On the plane from Managua to Texas, I was unhappy. I was not ready to leave the country and was even further annoyed by our traveling companions on the flight. Being the mature twenty-something that I am, I plugged in my headphones and scrawled a two page rant in my journal:
Ugh, I can’t believe we’re leaving already. I could definitely stay for at least another month – we’ve seen such a tiny piece of the coutnry and I’d love to see the Caribbean coast. Part of me thinks that if I didn’t have obligations for work next week, I’d absolutely arrange for a longer stay. Sara and I are already trying to plan our next trip.
There was a security check before we boarded the plane. The person who searched my bag was perplexed at first by the overall style of my backpack, so I had to help him get it unclasped enough to open it – and even then it was so tightly packed that he could barely get a hand in. Re-closing it was another struggle. I handed him my purse and told him I’d take care of the backpack. He opened and dug through my purse, pulling out my copy of Pride and Prejudice and Zombies. He flipped through it, looked at the cover, looked at me, and looked back at the book as if I was weird for having such a thing in my possession. I felt judged but, it’s all good, I read what I want.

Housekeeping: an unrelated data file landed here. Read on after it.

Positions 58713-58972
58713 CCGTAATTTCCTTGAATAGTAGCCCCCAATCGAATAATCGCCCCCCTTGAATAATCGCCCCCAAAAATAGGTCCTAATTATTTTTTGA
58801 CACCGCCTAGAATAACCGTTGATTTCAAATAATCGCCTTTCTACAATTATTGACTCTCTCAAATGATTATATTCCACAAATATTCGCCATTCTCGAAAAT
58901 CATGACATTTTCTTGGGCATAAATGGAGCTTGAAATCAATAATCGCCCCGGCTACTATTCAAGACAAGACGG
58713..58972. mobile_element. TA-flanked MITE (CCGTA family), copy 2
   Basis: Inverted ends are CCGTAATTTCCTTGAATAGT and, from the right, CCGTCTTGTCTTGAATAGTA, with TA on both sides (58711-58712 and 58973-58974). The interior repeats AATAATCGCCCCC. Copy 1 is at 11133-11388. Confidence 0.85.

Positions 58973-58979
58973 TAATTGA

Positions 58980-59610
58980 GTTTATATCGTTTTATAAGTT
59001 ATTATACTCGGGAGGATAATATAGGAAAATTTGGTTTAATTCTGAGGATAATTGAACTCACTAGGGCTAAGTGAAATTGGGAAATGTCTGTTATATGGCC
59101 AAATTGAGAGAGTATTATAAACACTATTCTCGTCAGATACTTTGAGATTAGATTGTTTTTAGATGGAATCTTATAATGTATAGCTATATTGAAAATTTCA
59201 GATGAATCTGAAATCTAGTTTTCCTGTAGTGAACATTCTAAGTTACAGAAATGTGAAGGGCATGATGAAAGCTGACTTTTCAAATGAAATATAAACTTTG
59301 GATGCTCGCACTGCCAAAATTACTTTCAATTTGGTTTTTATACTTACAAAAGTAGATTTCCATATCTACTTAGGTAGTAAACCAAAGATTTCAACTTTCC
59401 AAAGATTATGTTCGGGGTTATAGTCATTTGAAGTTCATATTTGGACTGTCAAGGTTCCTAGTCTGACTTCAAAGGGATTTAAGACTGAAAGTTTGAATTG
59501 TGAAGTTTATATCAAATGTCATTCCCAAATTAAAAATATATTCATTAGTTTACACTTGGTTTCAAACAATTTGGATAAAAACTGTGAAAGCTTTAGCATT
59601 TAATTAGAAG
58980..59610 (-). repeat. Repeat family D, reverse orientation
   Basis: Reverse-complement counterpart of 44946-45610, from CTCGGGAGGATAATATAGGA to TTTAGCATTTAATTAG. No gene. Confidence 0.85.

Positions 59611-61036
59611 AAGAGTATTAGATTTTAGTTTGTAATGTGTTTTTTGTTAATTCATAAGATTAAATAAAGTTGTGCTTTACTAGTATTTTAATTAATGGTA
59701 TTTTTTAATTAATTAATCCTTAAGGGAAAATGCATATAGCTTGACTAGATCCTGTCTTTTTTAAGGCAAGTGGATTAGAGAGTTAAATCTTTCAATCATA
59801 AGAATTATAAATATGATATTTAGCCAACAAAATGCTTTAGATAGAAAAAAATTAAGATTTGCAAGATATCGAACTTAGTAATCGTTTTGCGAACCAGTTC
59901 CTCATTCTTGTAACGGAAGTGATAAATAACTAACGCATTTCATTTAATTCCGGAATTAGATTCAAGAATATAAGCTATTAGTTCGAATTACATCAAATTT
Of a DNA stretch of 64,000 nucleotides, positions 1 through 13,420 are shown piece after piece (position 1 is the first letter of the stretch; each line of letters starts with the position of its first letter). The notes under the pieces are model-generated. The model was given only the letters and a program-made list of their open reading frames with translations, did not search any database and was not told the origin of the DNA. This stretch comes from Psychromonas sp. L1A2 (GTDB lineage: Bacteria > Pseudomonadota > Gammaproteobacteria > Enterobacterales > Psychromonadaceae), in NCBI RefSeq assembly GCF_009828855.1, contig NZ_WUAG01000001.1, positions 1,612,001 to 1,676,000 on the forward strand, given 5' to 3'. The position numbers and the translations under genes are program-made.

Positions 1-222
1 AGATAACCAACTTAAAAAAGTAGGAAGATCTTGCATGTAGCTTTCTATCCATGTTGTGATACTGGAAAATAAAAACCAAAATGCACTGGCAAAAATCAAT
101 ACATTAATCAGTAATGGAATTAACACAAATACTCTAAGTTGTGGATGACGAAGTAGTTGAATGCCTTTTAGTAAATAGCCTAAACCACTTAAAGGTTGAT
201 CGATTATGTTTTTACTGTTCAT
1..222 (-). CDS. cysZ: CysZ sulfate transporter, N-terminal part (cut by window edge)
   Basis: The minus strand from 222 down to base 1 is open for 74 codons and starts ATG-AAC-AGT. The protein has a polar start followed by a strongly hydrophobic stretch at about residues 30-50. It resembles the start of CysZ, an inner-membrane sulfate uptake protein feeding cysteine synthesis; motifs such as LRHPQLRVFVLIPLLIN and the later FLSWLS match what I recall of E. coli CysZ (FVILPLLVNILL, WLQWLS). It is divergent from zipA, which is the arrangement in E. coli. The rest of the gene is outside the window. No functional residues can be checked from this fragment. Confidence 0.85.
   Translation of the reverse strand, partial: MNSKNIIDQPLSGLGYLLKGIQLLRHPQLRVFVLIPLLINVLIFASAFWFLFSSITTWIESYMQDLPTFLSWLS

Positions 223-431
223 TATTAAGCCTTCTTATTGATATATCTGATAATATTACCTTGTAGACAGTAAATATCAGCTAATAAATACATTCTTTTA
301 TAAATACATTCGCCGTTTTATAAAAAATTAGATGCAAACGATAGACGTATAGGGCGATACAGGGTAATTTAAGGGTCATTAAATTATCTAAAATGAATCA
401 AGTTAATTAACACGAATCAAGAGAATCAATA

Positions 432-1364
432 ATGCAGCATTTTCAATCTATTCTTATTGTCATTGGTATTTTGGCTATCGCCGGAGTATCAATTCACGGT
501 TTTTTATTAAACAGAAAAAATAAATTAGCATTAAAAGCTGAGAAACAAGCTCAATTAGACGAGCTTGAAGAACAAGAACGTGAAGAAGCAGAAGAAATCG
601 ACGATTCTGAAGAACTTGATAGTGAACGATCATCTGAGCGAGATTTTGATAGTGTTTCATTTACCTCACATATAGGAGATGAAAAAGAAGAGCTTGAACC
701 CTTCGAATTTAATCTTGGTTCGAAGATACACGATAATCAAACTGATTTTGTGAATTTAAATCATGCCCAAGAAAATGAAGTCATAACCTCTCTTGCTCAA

Something I noticed about Nicaragua is that it seems to get a lot of missionary groups. Sara and I aren’t together on this flight and I am surrounded by one such group with t-shirts that say “Involving People to Inspire Nations for Christ.” Consistering the missionary spirit is part (there were many factors) of what turned me off to Catholicism, Christianity, and organized religions in general, you can probably imagine how I felt about this turn of events. I realize Nicaragua is a Christian country, so it’s not as though they’re telling the people that their native religion and traditions are worthless and wrong (that damage was done when the first conquistadors arrived centuries ago. Admittedly, it was not all bad, as the natives stopped sacrificing their daughters to volcanoes, but still.).